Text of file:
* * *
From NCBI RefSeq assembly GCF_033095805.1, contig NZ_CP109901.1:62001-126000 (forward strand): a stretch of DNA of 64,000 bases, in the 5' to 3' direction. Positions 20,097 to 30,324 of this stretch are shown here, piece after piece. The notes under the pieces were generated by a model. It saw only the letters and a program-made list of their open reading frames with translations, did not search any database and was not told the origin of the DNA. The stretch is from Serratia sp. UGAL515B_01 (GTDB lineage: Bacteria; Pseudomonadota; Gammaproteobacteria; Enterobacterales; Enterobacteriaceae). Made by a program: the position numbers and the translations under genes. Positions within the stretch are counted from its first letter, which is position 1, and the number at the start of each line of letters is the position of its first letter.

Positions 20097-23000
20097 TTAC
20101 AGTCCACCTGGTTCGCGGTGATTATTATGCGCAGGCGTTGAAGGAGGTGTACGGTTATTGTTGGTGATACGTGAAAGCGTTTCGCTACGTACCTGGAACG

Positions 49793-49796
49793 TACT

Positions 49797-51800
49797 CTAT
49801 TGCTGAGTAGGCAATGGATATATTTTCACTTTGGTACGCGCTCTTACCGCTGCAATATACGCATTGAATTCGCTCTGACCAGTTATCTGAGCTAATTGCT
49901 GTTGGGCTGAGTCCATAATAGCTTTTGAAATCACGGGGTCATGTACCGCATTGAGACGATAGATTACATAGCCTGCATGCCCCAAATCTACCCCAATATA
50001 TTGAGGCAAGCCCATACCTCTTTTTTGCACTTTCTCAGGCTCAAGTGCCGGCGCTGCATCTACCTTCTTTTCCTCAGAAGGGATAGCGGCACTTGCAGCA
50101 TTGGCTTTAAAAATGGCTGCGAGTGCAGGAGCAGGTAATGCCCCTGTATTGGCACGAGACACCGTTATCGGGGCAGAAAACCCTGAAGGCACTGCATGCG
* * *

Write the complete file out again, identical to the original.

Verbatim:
From NCBI RefSeq assembly GCF_033095805.1, contig NZ_CP109901.1:62001-126000 (forward strand): a stretch of DNA of 64,000 bases, in the 5' to 3' direction. Positions 20,097 to 30,324 of this stretch are shown here, piece after piece. The notes under the pieces were generated by a model. It saw only the letters and a program-made list of their open reading frames with translations, did not search any database and was not told the origin of the DNA. The stretch is from Serratia sp. UGAL515B_01 (GTDB lineage: Bacteria; Pseudomonadota; Gammaproteobacteria; Enterobacterales; Enterobacteriaceae). Made by a program: the position numbers and the translations under genes. Positions within the stretch are counted from its first letter, which is position 1, and the number at the start of each line of letters is the position of its first letter.

Positions 20097-23000
20097 TTAC
20101 AGTCCACCTGGTTCGCGGTGATTATTATGCGCAGGCGTTGAAGGAGGTGTACGGTTATTGTTGGTGATACGTGAAAGCGTTTCGCTACGTACCTGGAACG

Positions 49793-49796
49793 TACT

Positions 49797-51800
49797 CTAT
49801 TGCTGAGTAGGCAATGGATATATTTTCACTTTGGTACGCGCTCTTACCGCTGCAATATACGCATTGAATTCGCTCTGACCAGTTATCTGAGCTAATTGCT
49901 GTTGGGCTGAGTCCATAATAGCTTTTGAAATCACGGGGTCATGTACCGCATTGAGACGATAGATTACATAGCCTGCATGCCCCAAATCTACCCCAATATA
50001 TTGAGGCAAGCCCATACCTCTTTTTTGCACTTTCTCAGGCTCAAGTGCCGGCGCTGCATCTACCTTCTTTTCCTCAGAAGGGATAGCGGCACTTGCAGCA
50101 TTGGCTTTAAAAATGGCTGCGAGTGCAGGAGCAGGTAATGCCCCTGTATTGGCACGAGACACCGTTATCGGGGCAGAAAACCCTGAAGGCACTGCATGCG